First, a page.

News: Microsoft making WFH standard for most roles

Compensation & Benefits

Microsoft making WFH standard for most roles

Employees will be allowed to work from home for less than 50 percent of the working week, and schedule flexibility is now standard for most roles, according to Chief People Officer Kathleeen Hogan.
Microsoft making WFH standard for most roles

Microsoft will be allowing most of its employees to work from home part of the time even after its offices reopen, according to its Chief People Officer Kathleen Hogan. In a blog post last Friday, Hogan announced that the tech giant will be moving towards increased work flexibility, and has issued guidelines on what this constitutes.

"Moving forward, it is our goal to offer as much flexibility as possible to support individual workstyles, while balancing business needs and ensuring we live our culture," she wrote.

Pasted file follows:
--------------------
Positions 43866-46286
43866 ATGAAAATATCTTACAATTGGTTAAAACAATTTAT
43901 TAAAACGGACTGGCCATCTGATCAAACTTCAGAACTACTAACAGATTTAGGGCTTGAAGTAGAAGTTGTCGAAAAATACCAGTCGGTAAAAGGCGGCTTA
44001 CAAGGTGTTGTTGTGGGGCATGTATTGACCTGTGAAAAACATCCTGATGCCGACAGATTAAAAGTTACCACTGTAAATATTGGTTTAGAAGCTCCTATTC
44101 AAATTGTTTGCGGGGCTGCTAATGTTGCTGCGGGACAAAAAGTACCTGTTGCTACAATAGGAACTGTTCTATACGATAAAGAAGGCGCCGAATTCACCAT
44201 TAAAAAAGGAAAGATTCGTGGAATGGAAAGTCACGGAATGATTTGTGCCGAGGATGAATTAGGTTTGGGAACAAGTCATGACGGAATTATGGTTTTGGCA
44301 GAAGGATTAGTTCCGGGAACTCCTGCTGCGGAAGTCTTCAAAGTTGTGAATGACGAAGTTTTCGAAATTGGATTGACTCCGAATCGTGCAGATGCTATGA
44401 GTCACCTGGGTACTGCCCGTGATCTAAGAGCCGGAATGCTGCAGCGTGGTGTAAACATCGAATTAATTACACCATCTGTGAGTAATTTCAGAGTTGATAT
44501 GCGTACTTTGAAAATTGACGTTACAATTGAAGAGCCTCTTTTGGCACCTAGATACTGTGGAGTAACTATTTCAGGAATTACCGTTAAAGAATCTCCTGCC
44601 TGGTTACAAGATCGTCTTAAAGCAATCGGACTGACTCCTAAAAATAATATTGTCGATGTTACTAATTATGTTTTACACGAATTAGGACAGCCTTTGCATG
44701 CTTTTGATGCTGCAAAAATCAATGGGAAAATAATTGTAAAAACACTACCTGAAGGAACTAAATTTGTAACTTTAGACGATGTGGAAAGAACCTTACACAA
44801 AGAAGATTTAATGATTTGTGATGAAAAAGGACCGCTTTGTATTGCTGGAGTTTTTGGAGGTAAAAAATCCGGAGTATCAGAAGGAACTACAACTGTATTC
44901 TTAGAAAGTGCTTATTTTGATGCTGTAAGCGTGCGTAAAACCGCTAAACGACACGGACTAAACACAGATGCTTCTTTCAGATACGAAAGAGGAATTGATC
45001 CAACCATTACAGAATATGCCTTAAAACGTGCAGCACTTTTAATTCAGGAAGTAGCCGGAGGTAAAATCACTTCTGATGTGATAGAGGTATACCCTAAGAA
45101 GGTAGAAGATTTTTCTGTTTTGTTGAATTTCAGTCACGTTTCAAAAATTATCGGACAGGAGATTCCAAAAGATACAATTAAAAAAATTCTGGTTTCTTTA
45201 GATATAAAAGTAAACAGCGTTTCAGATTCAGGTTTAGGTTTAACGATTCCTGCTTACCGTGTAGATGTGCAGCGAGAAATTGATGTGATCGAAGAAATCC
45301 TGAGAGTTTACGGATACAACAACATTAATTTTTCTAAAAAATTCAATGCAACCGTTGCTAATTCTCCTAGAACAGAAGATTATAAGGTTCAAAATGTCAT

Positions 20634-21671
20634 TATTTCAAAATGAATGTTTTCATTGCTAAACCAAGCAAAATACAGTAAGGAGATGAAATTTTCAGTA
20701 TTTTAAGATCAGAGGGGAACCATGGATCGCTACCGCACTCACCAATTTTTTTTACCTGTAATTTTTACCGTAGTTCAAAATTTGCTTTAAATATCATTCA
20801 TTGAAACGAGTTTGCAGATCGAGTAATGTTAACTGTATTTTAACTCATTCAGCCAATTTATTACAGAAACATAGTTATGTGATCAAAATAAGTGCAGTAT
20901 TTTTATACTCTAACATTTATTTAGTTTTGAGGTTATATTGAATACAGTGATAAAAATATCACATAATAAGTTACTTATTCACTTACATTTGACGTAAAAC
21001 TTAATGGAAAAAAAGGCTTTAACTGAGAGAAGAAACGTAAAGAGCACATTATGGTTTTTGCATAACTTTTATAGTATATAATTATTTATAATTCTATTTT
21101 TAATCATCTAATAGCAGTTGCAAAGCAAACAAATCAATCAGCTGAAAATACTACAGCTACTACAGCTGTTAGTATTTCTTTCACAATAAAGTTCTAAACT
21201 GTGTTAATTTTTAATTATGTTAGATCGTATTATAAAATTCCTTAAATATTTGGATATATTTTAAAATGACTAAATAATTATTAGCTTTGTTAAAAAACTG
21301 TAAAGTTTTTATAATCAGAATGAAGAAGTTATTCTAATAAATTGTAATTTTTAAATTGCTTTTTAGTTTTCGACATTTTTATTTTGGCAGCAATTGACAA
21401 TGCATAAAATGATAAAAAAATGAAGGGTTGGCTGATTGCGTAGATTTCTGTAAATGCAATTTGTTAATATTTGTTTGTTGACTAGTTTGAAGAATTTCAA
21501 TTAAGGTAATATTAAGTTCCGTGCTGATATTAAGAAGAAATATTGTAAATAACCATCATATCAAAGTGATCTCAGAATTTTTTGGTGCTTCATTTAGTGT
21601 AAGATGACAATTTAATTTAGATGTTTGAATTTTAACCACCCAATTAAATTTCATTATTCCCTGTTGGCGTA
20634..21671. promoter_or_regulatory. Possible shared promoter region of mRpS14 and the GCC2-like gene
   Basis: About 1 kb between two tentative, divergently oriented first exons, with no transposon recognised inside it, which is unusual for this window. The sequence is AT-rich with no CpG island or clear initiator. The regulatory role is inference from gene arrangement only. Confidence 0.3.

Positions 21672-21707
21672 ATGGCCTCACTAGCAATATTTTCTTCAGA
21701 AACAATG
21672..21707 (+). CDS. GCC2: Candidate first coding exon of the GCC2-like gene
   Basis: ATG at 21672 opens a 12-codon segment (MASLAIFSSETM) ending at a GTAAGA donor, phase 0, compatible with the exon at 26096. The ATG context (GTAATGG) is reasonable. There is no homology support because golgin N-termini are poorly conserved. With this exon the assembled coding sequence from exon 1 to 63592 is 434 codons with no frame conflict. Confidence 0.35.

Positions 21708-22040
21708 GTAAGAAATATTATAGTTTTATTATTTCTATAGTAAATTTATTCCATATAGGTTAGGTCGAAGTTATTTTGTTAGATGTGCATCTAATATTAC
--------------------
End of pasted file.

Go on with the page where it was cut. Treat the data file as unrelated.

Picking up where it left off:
According to Hogan's summary of the guidelines, employees whose roles do not absolutely require them to be onsite will be allowed to work from home for less than 50 percent of their working week, and schedule flexibility is now standard for most roles—assuming manager and team alignment, she wrote.

Other reports on the guidelines also indicate that employees may opt to give up their assigned office space and work remotely on a permanent basis, retaining the option to use flexi-working areas at the Microsoft offices when needed. Furthermore, the company will cover home office expenses for these workers. This also means that employees will be able to relocate domestically or even internationally if they wish, provided that their roles do not require them to be on site.

"We recognize there is no one-size-fits-all solution given the variety of roles, work requirements and business needs we have at Microsoft," Hogan wrote of the guidelines, which also cover how to resolve considerations such as office space, salary and benefits, local law, personal taxes, or expenses. "Our guidance is to help employees plan ahead for the future."

The implementation of this hybrid working plan follows on Microsoft's July announcement that its US offices will not reopen until January 2021 at the earliest, and may also address the potential delay of the reopening should the COVID-19 situation in the US deteriorate.

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Topics: Compensation & Benefits

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